The great pond snail (Lymnaea stagnalis) has been used for neurobiological research at the ELKH Balaton Limnological Research Institute for more than 30 years. Partly supported by the National Brain Research Program (NAP), the Ecophysiological and Environmental Toxicological Research Group has identified new homolog sequences in Lymnaea to vertebrate genes involved in aging. The latest findings, as well as an overview of the results originating from age-related studies utilizing Lymnaea, have been published in the prestigious The Journals of Gerontology: Series A, in collaboration with researchers at the University of Sussex (Brighton, UK).
In modern society, the general increase of life span supported by rapid advances in medical interventions also resulted in a growing number of people being affected by age-related changes to the nervous system, such as decreased learning and memory, and diseases and conditions such as mild cognitive impairment and dementia. This can have a dramatic impact on quality of life, and can also impose emotional and financial burdens not just on the affected individuals but also their carers, relatives and the society as a whole. As a result, there is a great social and economic need to better understand the mechanisms underlying these neurophysiological processes leading to therapeutic interventions.
Researchers are looking for possible solutions to slow down or even reverse the loss of memory associated with aging. However, relatively little information is currently available on the key molecules, signaling pathways, and cellular changes responsible for aging and age-related memory impairment.
Due to the complexity of their nervous systems, the study of aging processes in vertebrates is not an easy task at the level of neural circuits and individually identified neurons. As a result, aging research relies heavily on invertebrate model organisms. One such invertebrate model animal is the great pond snail (Lymnaea stagnalis), which has been a well-known and popular subject for aging and memory research for decades. The research team had previously studied the effect of PACAP protein and IGF-1 hormone on reversing aging in Lymnaea. The researchers then established that neural circuits can be re-programmed pharmacologically to rejuvenate old animals and to improve memory.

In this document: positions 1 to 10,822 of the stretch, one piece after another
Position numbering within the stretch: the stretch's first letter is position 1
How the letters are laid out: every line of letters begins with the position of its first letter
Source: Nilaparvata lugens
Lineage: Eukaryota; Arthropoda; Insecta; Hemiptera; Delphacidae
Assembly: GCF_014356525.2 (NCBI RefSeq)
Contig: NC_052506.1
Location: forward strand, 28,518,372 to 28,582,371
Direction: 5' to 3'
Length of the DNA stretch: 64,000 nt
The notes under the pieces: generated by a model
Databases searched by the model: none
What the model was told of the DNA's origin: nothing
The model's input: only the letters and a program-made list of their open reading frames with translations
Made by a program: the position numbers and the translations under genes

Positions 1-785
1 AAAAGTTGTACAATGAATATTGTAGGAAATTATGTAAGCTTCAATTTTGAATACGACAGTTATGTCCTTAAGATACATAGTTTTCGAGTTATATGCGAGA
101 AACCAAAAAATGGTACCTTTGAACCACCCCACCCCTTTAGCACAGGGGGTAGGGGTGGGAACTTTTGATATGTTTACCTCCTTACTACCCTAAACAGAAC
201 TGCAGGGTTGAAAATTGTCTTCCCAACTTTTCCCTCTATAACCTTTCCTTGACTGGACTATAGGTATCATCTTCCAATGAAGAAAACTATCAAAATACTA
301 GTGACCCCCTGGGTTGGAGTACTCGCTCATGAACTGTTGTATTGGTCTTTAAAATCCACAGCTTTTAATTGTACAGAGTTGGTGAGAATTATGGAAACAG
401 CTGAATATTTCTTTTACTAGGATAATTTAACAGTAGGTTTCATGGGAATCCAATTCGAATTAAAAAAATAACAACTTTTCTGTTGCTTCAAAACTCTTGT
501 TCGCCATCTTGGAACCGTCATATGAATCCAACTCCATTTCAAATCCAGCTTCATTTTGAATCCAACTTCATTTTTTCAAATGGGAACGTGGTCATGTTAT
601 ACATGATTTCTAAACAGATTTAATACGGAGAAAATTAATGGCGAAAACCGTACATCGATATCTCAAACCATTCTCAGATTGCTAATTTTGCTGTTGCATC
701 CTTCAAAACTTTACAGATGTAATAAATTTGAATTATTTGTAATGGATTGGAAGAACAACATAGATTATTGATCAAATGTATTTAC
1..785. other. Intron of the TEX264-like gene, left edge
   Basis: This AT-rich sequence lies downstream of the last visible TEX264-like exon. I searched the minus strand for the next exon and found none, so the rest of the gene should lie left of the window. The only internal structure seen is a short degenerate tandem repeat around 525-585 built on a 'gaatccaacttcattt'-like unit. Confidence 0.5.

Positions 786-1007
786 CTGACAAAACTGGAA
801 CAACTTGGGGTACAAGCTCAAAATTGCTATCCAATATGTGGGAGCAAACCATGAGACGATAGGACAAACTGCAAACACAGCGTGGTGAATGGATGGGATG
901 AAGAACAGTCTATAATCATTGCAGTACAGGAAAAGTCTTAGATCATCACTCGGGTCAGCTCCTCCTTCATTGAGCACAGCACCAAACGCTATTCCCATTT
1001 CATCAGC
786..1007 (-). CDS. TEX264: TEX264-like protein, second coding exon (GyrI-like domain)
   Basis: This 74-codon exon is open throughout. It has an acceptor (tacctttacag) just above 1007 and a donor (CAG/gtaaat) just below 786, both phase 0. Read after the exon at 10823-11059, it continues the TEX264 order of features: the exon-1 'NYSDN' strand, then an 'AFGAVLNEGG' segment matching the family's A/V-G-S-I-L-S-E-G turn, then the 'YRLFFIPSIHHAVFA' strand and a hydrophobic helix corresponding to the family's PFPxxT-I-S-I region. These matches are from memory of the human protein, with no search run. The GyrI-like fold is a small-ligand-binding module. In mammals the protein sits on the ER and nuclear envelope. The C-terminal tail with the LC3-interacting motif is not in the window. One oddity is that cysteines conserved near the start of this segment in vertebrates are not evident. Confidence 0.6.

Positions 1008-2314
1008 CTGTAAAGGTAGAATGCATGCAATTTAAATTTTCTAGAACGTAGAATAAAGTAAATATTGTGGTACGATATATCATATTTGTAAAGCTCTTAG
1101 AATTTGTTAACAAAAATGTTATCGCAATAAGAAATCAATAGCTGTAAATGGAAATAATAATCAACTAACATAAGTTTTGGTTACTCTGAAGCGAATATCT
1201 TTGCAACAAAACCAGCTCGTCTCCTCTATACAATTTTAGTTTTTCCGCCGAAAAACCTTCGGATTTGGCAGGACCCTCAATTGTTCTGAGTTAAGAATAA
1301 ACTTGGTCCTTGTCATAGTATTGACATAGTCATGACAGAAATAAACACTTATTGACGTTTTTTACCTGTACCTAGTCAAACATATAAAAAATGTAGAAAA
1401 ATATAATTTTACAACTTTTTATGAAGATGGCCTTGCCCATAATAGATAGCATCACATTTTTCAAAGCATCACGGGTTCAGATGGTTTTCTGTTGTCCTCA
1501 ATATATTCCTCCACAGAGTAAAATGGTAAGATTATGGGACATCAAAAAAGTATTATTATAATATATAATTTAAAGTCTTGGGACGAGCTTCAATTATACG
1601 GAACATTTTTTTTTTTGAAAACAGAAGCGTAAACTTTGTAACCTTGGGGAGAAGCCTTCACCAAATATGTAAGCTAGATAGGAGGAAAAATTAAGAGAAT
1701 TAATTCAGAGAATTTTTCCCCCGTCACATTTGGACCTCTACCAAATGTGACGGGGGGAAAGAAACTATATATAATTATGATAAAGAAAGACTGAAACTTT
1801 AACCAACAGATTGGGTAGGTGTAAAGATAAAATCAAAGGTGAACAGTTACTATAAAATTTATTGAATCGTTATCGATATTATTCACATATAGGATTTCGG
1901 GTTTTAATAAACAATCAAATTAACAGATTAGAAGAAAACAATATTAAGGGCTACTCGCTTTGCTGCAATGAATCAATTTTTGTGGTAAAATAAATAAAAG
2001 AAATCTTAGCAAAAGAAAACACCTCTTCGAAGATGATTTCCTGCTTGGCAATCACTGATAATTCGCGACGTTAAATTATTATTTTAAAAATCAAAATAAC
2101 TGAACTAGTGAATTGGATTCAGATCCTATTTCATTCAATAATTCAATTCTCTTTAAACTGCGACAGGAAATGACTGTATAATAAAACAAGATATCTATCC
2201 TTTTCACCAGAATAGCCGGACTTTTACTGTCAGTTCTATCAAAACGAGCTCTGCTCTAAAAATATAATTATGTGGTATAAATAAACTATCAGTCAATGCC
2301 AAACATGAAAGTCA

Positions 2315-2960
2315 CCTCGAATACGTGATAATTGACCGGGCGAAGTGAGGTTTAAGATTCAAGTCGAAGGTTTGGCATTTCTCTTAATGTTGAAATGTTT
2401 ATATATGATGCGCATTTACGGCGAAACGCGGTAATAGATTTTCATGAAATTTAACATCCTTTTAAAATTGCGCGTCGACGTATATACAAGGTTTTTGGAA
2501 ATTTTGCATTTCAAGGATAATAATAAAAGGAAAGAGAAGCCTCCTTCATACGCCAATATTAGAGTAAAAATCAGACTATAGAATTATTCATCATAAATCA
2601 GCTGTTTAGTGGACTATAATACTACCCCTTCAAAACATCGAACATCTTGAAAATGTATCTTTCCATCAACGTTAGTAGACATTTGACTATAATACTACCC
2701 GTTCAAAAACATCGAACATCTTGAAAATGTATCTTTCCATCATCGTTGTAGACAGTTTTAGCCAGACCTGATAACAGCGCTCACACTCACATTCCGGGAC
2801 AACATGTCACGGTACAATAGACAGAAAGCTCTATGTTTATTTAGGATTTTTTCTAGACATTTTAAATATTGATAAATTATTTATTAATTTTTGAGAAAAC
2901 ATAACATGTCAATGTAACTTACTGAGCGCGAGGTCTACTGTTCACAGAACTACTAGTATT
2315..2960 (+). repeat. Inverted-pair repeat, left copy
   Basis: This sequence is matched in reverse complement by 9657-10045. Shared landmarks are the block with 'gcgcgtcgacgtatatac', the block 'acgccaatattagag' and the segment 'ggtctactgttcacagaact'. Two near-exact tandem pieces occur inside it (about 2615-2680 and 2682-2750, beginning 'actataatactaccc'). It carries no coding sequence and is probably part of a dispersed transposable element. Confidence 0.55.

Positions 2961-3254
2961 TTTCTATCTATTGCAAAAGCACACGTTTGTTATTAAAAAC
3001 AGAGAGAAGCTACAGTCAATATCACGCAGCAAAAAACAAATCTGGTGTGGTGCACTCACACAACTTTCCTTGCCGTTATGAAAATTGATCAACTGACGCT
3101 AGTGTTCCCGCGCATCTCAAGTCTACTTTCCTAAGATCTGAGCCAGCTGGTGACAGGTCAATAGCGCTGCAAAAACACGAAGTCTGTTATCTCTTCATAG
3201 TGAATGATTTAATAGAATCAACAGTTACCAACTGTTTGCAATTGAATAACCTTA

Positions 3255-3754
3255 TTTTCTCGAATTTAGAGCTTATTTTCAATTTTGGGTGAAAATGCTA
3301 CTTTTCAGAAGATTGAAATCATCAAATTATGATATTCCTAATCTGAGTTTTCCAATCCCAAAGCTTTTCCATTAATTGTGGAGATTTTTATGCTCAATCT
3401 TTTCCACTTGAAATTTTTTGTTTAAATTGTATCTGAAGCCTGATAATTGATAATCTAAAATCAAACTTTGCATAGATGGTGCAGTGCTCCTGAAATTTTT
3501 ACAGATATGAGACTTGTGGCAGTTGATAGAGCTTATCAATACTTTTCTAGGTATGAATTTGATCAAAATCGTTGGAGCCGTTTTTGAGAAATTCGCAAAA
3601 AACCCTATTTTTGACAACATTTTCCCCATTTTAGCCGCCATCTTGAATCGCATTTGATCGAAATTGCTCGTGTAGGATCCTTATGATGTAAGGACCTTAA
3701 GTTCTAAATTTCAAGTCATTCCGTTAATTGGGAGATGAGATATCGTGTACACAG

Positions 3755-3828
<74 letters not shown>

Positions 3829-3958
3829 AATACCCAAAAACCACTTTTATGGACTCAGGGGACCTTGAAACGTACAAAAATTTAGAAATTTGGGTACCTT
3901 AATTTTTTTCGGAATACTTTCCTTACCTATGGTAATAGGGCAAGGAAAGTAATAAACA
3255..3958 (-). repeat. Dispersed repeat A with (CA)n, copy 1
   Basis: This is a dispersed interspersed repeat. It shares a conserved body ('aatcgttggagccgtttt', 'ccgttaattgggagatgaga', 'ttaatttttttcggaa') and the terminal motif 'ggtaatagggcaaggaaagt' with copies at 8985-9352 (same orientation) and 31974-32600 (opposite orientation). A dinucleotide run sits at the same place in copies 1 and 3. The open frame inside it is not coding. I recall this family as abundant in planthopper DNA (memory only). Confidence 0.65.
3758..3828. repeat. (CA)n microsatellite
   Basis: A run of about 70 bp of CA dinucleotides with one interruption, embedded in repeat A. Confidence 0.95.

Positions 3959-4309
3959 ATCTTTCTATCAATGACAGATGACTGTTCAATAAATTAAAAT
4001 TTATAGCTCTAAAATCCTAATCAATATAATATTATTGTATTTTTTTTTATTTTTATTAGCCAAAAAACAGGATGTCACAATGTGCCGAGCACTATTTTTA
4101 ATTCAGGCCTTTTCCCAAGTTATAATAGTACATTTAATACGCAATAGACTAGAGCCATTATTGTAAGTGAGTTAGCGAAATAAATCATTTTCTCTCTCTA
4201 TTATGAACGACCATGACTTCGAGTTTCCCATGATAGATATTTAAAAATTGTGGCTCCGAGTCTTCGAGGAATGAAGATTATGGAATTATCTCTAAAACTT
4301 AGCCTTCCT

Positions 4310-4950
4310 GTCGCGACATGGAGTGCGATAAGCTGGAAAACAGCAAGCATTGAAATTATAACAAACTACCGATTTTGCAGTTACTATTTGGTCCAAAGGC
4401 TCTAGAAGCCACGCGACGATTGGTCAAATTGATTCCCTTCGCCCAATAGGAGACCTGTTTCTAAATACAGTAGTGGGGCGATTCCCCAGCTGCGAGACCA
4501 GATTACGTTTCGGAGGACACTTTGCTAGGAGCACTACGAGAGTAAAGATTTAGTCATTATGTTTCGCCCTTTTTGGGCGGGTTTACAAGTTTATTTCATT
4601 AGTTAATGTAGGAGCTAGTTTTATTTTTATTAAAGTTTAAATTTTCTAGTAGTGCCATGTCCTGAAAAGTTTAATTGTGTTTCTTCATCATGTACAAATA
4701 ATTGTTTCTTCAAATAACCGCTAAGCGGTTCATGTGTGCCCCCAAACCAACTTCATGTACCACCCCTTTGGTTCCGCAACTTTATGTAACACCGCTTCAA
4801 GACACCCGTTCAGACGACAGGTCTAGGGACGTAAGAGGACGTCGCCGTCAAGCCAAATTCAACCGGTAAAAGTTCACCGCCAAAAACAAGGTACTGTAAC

Although many age-related findings have been obtained for Lymnaea over the years at the level of neural circuits and associated behaviors, the underlying detailed molecular mechanisms had not yet been studied in the absence of sequences of evolutionarily conserved, relevant key molecules. To make this possible, the research team identified a number of evolutionarily conserved sequences in Lymnaea to genes that are associated with the aging of vertebrates or the development of human neurodegenerative diseases, such as Parkinson’s, Alzheimer’s, and Huntington’s disease. Thanks to the findings presented, the research group successfully won the tender of the New National Excellence Program (ÚNKP-20-3-II-PTE-888) and the Cooperative Doctoral Program (KDP-2020-1018493) implemented in 2020 with the support of NKFIH, so it can continue to model aging processes using Lymnaea.
The research team recently identified additional, previously unknown sequences in Lymnaea that are responsible for epigenetic modifications which also play a key role in vertebrate aging, providing the opportunity for a broad-based study of molecular and cellular changes during aging.
The review article highlights that the results of the “Lymnaea aging model” confirmed, among other things, that several consistent, evolutionarily conserved behavioral, anatomical, and physiological processes take place in different invertebrate and vertebrate species (e.g., declined implicit learning and motor functions, reduced neural arborization).
In order to continue the research, the research group also submitted an FK-OTKA application this year entitled “Cellular and molecular mechanisms of age-related changes in a defined neuronal network encoding associative memory”, in which the researchers aim to slow down age-related memory impairment by genetically manipulating evolutionarily conserved genes – klotho [#MT153186], huntingtin [#MT153189], presenilin [#MT153195], RbAp48/RBBP4 [#QNG40052] – that are assumed to play a key role in learning processes (e.g., through NMDA receptors).